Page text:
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Early March saw the quiet before the coronavirus storm


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While the devastating effects of the coronavirus in China had been widely reported by early March, the reality of the coming pandemic was just beginning to take hold in the United States and Europe, where clusters of cases were being seen.

Ecommerce sales the week of March 3 reflected the relative normalcy of the times with moderate fluctuations in sales that could be seen for any number of reasons during any number of periods during the year. Only two retail verticals showed sales variances in the double digits compared to the week before.

Notably, the sales of business supplies spiked — sales were up 79%, according to data from Signifyd’s Commerce Network. Numbers don’t explain themselves, but such an increase makes sense with the prospect of major business disruption on the horizon.

It’s likely that America’s C-suites were focused more intensely on the world news of the spread of COVID-19. Executives and managers no doubt watched as regions and countries were locked down and employees were told to work from home, unless they were in essential roles with organizations that were doing essential work.

It would not be unreasonable to speculate that some executives were beginning to execute on their business continuity strategies. Beyond forecasting and pivoting, they were making purchases that remote workers would need for the mid-to-long term and stocking up on those supplies they’d need to keep their operations running.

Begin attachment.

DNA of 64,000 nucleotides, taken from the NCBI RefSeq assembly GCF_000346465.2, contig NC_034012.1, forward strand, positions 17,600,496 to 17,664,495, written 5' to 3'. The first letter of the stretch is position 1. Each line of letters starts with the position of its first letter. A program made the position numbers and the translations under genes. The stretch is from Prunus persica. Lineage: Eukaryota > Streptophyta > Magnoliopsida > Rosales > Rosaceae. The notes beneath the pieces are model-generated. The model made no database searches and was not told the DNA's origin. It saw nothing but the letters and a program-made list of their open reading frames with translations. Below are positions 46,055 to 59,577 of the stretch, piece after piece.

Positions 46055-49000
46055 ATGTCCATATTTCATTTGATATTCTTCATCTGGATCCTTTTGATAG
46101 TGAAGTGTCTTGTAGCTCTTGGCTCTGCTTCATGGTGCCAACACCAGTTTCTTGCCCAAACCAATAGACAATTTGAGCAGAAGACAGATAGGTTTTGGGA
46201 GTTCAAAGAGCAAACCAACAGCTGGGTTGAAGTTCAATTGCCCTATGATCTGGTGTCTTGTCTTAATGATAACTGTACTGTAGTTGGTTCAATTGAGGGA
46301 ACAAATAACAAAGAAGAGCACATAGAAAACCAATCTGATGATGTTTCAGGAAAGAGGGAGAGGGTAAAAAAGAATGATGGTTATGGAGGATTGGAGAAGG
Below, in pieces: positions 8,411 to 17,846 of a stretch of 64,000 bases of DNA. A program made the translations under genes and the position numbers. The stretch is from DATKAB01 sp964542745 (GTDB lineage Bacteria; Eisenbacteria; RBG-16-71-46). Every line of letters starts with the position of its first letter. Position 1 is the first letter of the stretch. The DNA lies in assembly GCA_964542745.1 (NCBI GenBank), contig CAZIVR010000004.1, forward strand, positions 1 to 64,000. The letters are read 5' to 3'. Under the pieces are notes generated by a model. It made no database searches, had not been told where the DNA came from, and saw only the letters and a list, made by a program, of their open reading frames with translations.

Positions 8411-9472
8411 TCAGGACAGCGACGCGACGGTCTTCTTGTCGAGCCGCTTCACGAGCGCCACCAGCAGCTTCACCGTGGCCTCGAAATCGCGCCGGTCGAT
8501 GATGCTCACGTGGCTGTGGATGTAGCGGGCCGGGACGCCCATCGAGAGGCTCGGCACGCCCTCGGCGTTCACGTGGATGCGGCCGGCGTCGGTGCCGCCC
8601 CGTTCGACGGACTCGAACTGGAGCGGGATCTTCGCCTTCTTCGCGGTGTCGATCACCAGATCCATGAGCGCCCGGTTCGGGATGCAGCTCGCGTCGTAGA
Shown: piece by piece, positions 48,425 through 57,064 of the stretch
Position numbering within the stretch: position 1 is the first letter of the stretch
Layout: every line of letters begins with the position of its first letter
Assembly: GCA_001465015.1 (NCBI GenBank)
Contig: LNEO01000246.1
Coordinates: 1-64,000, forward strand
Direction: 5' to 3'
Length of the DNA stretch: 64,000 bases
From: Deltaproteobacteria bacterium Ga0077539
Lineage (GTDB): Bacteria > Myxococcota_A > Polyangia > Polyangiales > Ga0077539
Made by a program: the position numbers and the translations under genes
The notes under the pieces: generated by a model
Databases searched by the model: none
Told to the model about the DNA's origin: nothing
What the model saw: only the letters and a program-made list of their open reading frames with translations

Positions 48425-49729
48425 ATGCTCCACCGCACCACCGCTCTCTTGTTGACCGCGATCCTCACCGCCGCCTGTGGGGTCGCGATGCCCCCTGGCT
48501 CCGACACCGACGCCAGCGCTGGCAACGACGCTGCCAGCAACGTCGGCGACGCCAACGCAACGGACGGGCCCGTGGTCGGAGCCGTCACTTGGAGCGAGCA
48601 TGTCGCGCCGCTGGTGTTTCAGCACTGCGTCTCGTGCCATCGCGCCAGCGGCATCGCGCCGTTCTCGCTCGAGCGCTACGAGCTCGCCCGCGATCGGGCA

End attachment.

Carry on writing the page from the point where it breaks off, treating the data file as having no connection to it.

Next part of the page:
In a way, the first week of March provides a baseline — the time before COVID-19, even though technically the coronavirus was upon us. The data shows a relative calm compared to what was to come. Coronavirus had not yet created the sort of change in shopping habits that it no doubt would.

Consider, for example, the data around what often becomes the most popular items in times of natural disaster or disruption. Consumer packaged goods sales — the category that includes toilet paper and paper towel — were flat for the week ending March 10. Baby products sales actually fell from the week before.

That storyline would change abruptly.

Mike Cassidy

Mike is lead storyteller at Signifyd. A former journalist and a retail geek, he covers ecommerce and the way technology is transforming digital commerce. Contact him at mike.cassidy@signifyd.com; follow him on Twitter at @mikecassidy.